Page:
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Selecting Biological Processes

Water pollution in India is posing a significant threat to human health. Large volume of unprocessed wastewater is being discharged by industries into fresh water sources, resulting in frequent outbreaks of waterborne diseases and environmental degradation. While the overall investment potential of the Indian water sector is estimated to be about $130 billion by 2030, the total water and wastewater treatment market alone would be worth about $420 million, with an annual growth rate of 18%. The Wastewater treatment industry in India is definitely looking to grow rapidly in the coming years.

TECHNICALLY, WASTEWATER treatment process comprises chemical, biological and physical treatment. Various chemicals are used at the initial stage to oxidize the soluble organic compounds. Chemical reactions are much faster than the biological process as the latter requires huge retention time that allows live biomass (Bacteria, Bio-phage, Protozoa, Rotifers, or Fungi) to produce thousands of extracellular enzymes suitable to degrade the remaining organic matters coming out or un-oxidized compounds from a chemical reaction.

There are several biological processes as well, which are being used for wastewater treatment. The process implemented depends on the nature of pollutants and on the stringent discharge norms laid down by Pollution Control Boards. Clear understanding is essential for selecting suitable biological processes and we need to understand the nature of effluent to be treated and the end use of the treated effluent.

The biological process is selected based on the nature of raw materials being used in the manufacturing process of the products like, organic solvents, fats, alcohol, humic acid, tannins, dyes and intermediates , All manufacturing ingredients (API) among others. Such manufacturing products require more retention time in order to complete degradation process. Therefore, it is advisable to adopt the combination of biological processes like, moving bed bioreactor (MBBR) with Activated Sludge Process (ASP) or Moving Bed Bio Reactor (MBBR) with Sequential batch reactor (SBR). These combinations are also economically viable. However, ASP though is proven biological process may become expensive in Capital expenditure (CAPEX) & operating expenses (OPEX).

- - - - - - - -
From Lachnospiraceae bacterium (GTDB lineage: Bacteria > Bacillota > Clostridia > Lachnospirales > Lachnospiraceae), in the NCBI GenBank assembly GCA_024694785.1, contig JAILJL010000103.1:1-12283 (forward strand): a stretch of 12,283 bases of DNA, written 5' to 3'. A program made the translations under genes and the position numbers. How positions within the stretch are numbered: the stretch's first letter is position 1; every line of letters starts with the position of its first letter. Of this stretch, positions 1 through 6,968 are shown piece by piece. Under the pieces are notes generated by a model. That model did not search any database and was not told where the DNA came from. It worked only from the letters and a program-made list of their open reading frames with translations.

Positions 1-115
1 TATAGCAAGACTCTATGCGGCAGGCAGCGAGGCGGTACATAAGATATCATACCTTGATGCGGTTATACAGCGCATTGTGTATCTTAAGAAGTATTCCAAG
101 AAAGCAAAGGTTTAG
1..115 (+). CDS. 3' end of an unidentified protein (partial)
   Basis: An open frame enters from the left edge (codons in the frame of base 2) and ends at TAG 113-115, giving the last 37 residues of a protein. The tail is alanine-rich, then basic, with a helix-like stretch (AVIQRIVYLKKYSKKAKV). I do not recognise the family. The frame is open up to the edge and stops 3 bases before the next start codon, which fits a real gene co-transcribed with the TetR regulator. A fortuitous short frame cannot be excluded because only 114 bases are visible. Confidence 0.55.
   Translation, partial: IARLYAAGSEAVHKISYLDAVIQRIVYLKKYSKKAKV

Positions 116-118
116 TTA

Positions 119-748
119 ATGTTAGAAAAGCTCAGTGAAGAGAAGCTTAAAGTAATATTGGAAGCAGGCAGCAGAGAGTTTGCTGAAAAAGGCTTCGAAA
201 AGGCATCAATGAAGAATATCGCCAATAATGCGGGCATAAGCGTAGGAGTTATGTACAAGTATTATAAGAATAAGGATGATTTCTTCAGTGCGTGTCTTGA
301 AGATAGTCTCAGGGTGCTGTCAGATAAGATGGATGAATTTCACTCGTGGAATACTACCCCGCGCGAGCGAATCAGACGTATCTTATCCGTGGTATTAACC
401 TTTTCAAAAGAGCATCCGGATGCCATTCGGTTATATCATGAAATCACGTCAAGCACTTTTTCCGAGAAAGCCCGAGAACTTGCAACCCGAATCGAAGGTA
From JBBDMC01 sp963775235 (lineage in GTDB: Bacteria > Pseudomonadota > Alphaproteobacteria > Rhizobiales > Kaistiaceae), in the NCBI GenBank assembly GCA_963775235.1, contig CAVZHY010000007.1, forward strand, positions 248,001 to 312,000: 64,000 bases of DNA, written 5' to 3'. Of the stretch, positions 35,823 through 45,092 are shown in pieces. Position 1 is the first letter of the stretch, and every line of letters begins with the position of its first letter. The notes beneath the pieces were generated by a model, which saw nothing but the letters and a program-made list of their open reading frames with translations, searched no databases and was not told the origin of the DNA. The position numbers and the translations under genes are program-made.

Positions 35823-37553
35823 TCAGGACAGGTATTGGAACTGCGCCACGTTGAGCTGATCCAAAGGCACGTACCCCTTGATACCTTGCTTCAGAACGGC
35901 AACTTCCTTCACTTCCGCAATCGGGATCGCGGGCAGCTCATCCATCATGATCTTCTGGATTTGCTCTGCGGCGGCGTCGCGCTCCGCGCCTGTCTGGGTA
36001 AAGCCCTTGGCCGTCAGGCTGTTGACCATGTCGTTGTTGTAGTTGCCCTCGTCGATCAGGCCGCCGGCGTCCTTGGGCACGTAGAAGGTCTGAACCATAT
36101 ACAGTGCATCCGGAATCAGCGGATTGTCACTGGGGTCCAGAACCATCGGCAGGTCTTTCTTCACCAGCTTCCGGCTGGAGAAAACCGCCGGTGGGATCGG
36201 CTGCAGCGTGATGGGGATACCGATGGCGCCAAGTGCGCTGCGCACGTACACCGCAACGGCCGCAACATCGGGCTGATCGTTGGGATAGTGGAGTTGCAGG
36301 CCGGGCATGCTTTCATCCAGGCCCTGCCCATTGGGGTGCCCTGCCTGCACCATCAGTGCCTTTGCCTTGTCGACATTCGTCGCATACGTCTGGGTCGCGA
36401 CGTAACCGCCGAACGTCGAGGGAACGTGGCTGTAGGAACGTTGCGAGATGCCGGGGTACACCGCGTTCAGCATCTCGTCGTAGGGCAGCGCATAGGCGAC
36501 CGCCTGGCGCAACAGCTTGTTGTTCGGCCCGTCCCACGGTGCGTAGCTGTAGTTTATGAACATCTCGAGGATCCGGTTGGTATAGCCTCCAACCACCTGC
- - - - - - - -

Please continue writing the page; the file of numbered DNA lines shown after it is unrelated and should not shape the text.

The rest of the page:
Significance

The biological process becomes an imperative and integral part of the wastewater treatment for municipal as well as industrial purposes. Each of the pollutants in the form of Biochemical oxygen demand (BOD) or chemical oxygen demand (COD) requires selective enzymes that are being secreted outside the cell of biomass. The process gets completed by a series of such selective enzymes over a designed period of retention time. This leads to significant reduction in BOD or COD by biological process in comparison to the chemical treatment. Moreover, selection and the combination of biological processes have a greater advantage over conventional treatment processes.

In terms of both operational as well as capital costs for thermal oxidation, the biological process is far superior to other processes like chemical treatment. More is the chemical utilization, more is the sludge production. This makes the total treatment expensive and questionable too. It is, therefore, essential to select and make the biological process much stronger with an aim to eliminate chemical treatment.

Types of biological processes

Membrane Bio-Reactor – The advanced biological process called ‘Membrane Bio-Reactor’ (MBR) is being implemented on a huge scale these days. Although it avoids ultra-filtration (UF) for the downstream membrane process, there are several disadvantages of this sophisticated technology and therefore it becomes limited.

Water pollution in India is posing a significant threat to human health. Large volume of unprocessed wastewater is being discharged by industries into fresh water sources, resulting in frequent outbreaks of waterborne diseases and environmental degradation. While the overall investment potential of the Indian water sector is estimated to be about $130 billion by 2030, the total water and wastewater treatment market alone would be worth about $420 million, with an annual growth rate of 18%. The Wastewater treatment industry in India is definitely looking to grow rapidly in the coming years.TECHNICALLY, WASTEWATER treatment process comprises chemical, biological and physical…

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